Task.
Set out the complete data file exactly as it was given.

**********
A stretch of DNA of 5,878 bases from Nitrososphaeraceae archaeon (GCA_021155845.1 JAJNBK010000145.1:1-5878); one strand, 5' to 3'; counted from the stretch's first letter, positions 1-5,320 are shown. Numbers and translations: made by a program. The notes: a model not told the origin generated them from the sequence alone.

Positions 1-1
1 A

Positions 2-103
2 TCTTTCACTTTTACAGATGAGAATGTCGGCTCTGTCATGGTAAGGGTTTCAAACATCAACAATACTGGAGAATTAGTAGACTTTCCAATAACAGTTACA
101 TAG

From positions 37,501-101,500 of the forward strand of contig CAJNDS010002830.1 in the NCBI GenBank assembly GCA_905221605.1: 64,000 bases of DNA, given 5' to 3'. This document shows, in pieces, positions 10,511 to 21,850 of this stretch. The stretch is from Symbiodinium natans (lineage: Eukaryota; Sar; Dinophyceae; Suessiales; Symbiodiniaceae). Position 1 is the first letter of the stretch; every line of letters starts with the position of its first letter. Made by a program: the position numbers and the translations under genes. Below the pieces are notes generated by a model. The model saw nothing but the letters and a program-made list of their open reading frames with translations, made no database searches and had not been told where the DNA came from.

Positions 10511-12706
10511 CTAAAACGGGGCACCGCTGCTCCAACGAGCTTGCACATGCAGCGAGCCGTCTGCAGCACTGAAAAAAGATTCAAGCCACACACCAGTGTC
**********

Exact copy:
A stretch of DNA of 5,878 bases from Nitrososphaeraceae archaeon (GCA_021155845.1 JAJNBK010000145.1:1-5878); one strand, 5' to 3'; counted from the stretch's first letter, positions 1-5,320 are shown. Numbers and translations: made by a program. The notes: a model not told the origin generated them from the sequence alone.

Positions 1-1
1 A

Positions 2-103
2 TCTTTCACTTTTACAGATGAGAATGTCGGCTCTGTCATGGTAAGGGTTTCAAACATCAACAATACTGGAGAATTAGTAGACTTTCCAATAACAGTTACA
101 TAG

From positions 37,501-101,500 of the forward strand of contig CAJNDS010002830.1 in the NCBI GenBank assembly GCA_905221605.1: 64,000 bases of DNA, given 5' to 3'. This document shows, in pieces, positions 10,511 to 21,850 of this stretch. The stretch is from Symbiodinium natans (lineage: Eukaryota; Sar; Dinophyceae; Suessiales; Symbiodiniaceae). Position 1 is the first letter of the stretch; every line of letters starts with the position of its first letter. Made by a program: the position numbers and the translations under genes. Below the pieces are notes generated by a model. The model saw nothing but the letters and a program-made list of their open reading frames with translations, made no database searches and had not been told where the DNA came from.

Positions 10511-12706
10511 CTAAAACGGGGCACCGCTGCTCCAACGAGCTTGCACATGCAGCGAGCCGTCTGCAGCACTGAAAAAAGATTCAAGCCACACACCAGTGTC